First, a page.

In regions that have introduced strong data regulations, like GDPR in the EU, companies have demonstrated improved results from their digital marketing programs, including increased customer engagement, higher consumer trust, and greater return on investment. In fact, for marketers everywhere, GDPR has been an unlikely lesson in the commercial benefits of giving consumers greater control over their personal data. Marketers appear to be relishing the benefits that tighter regulation has provided, and in the DMA’s “Data Privacy: An Industry Perspective” report, almost 60% said they would like to see “more strict” data protection policy in the UK.
GDPR – from villain to hero
When GDPR came into force in May 2018, organisations across Europe were concerned about how they could continue to operate successfully under the tighter regulations. Many were worried that their marketing programs were going to be severely set back at the hands of the new laws.
A common concern for digital marketers in particular was their valuable email contact lists. GDPR enforces a requirement for subscribers to opt into email marketing correspondence. If they do not, the assumption is that they opt-out. Due to this, marketers had to choose whether to use “consent” or “legitimate interest” as their legal basis for processing personal data. Legitimate interest tended to be used when a customer relationship already existed, but it was where consent was relied upon that we saw many marketers having to chop away at sizeable email lists built up over many years. This is because consent had to be refreshed if the previous permission model had not met GDPR standards, for example a pre-checked box, and this resulted in many marketers effectively starting their lists from scratch.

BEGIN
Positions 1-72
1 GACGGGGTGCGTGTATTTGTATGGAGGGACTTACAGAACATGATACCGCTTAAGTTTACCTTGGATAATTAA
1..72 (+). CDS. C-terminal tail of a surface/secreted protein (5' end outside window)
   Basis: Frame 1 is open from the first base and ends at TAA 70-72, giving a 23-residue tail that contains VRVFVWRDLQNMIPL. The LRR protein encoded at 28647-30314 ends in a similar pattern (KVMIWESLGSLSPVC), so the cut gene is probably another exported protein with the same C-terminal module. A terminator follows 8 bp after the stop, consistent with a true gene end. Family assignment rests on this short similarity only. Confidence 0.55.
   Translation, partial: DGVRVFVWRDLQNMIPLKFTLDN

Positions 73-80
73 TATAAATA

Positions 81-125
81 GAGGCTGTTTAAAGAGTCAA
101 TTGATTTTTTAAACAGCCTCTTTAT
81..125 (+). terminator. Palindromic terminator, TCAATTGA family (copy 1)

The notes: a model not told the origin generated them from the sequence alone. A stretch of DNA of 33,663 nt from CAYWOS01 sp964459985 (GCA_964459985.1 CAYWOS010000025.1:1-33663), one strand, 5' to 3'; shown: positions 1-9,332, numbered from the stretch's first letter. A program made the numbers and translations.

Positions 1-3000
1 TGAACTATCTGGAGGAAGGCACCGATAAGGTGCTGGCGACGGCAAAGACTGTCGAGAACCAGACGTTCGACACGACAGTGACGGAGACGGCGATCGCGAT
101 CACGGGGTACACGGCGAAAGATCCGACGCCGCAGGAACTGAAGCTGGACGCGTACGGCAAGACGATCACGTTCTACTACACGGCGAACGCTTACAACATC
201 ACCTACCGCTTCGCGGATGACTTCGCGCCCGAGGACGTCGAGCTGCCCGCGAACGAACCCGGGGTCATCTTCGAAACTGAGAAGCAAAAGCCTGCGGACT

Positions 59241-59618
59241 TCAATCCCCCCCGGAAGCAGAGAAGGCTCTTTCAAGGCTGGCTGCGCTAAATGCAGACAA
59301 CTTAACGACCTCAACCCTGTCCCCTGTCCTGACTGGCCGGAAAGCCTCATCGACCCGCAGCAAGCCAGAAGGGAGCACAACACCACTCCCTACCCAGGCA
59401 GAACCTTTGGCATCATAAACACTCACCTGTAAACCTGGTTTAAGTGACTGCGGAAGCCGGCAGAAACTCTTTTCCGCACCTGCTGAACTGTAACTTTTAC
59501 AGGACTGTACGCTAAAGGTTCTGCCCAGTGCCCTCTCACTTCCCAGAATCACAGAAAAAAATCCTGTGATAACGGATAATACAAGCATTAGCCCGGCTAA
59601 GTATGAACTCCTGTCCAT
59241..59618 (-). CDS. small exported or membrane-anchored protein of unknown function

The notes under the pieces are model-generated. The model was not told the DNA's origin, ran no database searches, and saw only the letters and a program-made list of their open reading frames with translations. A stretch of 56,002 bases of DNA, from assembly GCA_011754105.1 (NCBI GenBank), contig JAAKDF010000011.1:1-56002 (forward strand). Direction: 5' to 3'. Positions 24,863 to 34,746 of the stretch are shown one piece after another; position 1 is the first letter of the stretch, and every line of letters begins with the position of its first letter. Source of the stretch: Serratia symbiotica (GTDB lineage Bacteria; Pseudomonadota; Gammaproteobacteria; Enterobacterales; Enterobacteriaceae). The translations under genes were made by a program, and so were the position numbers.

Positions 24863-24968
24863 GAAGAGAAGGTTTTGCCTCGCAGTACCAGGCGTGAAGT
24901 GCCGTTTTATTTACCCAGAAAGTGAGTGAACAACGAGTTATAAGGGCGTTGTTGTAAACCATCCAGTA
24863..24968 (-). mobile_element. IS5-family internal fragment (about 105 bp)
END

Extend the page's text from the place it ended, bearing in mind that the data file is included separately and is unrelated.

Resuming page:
However, despite their initial concerns, just one year after GDPR was introduced, businesses saw email marketing initiatives receive a host of benefits. The DMA’s Data Privacy report found that GDPR offered broader business benefits with almost half (49%) of marketers stating that consumer trust in the handling of their data had improved as well as nearly a quarter (22%) saying customer relationships had been bolstered.
On top of this, the DMA’s Marketer Email Tracker report noted an uplift against all major KPIs: increased deliverability (67% of respondents), open rates (74%), click-through rates (75%) and conversion rates (67%). Negative metrics that marketers want to avoid also reduced. Opt-outs and spam complaints were down by 41% and 55% respectively. This is hugely important as improved deliverability and lower complaints means companies have an in-built advantage when it comes to getting in front of their consumers.